We desire to see vibrant, local, indigenous churches across the globe that themselves in turn take the gospel to their neighbors and the world at large. That will only happen, by God’s grace, when we go and commit to the seemingly-inefficient, glorious work of making disciples. 

The Promise of the Great Commission is Jesus’ Presence

The Great Commission is Jesus’ command for his followers, as members of local churches, to take the gospel to the nations with the aim of seeing them converted, baptized, and taught how to obey his Word. Wow—that’s a lot! 

The Great Commission is Jesus’ command for his followers, as members of local churches, to take the gospel to the nations with the aim of seeing them converted, baptized, and taught how to obey his Word.

Read how Jesus signs off in Matthew 28:20: “I am with you always, even to the end of the age.” Jesus started by assuring them with the promise of his power; he ends by assuring them with the promise of his presence. The Great Commission isn’t a walk in the park. There are long, hard days ahead. Jesus is going to be there every step of the way, drawing all men to himself (John 12:32).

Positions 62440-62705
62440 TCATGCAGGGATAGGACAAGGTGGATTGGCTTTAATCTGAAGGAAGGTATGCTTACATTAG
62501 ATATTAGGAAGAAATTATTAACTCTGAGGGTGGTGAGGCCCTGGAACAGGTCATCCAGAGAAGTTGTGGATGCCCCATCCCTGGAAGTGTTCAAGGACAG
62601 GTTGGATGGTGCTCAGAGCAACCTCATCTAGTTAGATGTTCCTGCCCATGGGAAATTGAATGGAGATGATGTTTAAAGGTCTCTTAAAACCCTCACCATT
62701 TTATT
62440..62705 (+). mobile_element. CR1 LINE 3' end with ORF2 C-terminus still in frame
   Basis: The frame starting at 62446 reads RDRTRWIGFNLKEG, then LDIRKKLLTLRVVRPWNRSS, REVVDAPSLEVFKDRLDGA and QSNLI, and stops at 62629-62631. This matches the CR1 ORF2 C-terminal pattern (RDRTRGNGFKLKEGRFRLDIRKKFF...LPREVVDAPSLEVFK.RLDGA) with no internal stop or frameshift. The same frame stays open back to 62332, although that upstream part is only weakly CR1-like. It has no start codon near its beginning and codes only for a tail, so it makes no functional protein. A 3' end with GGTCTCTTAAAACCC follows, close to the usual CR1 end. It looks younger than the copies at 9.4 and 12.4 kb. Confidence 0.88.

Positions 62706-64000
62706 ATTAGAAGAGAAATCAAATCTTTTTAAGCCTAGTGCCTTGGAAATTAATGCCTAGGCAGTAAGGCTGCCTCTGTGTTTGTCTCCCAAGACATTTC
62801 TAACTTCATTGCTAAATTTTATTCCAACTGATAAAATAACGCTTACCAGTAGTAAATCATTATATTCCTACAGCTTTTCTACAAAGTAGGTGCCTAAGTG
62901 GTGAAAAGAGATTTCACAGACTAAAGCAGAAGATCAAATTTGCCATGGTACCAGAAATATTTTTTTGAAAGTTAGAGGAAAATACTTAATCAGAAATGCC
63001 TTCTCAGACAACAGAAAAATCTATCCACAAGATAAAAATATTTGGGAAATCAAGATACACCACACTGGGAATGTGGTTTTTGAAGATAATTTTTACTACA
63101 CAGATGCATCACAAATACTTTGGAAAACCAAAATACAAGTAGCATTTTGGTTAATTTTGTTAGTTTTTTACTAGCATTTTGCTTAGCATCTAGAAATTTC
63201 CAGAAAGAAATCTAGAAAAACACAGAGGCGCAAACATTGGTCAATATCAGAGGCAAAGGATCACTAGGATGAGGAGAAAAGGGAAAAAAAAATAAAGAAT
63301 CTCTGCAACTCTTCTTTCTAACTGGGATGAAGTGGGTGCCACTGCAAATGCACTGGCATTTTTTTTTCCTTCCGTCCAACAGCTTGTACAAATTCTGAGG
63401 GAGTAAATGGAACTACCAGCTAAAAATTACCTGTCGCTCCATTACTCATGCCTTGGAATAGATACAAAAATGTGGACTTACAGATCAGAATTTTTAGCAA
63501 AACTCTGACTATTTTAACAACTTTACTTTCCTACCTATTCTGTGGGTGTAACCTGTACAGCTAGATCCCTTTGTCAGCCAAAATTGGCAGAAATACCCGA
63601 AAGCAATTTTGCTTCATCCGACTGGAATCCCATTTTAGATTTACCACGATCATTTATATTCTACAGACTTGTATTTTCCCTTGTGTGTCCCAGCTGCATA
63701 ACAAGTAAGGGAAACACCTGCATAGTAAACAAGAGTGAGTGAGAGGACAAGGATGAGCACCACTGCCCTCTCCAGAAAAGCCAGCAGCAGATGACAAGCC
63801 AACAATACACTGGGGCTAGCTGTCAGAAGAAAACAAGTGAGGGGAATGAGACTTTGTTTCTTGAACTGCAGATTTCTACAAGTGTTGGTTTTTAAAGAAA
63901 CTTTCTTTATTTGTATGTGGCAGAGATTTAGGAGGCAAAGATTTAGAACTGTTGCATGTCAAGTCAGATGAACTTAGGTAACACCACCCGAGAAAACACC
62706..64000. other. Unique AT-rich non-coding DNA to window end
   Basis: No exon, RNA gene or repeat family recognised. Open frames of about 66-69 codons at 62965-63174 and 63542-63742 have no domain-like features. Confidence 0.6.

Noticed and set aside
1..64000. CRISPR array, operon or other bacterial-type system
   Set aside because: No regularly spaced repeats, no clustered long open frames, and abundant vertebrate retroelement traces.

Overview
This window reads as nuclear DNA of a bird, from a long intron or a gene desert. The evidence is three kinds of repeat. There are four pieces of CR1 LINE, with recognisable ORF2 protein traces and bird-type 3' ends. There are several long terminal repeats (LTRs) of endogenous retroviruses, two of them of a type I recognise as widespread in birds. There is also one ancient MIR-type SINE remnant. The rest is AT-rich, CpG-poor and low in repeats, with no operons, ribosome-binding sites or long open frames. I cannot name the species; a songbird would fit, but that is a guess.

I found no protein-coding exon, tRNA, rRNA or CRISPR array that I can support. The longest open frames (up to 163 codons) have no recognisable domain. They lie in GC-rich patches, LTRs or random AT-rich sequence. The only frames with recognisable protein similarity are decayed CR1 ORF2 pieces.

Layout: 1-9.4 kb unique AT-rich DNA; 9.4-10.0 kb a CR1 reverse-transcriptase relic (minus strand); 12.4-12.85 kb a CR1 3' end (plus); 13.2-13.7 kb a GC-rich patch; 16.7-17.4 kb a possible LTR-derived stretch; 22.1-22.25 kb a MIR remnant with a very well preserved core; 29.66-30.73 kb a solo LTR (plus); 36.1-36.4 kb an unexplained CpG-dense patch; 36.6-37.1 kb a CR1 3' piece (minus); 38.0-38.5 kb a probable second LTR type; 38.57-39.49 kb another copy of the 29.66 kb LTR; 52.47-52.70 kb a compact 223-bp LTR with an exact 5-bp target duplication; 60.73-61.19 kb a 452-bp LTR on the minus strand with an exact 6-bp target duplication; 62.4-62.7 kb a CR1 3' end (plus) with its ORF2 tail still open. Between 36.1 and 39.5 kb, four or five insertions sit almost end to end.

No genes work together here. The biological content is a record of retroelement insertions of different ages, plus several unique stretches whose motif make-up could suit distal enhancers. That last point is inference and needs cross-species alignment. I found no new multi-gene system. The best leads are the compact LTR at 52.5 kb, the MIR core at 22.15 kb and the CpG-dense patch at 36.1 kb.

The Great Commission is Jesus’ command for his followers, as members of local churches, to take the gospel to the nations with the aim of seeing them converted, baptized, and taught how to obey his Word.

Want a sneak peek at mission complete? Flip over to Revelation 7:9. The scene is of people from every tribe, nation, and language worshiping God for all eternity. And look who’s there, right at the center of it all: Jesus, the Lamb of God. He’s promised to be with us now as we make disciples. We can rest assured he’ll be with us forever.

Colton Corter lives in Richmond, Virginia. He and his wife have two boys and are members of River City Baptist Church.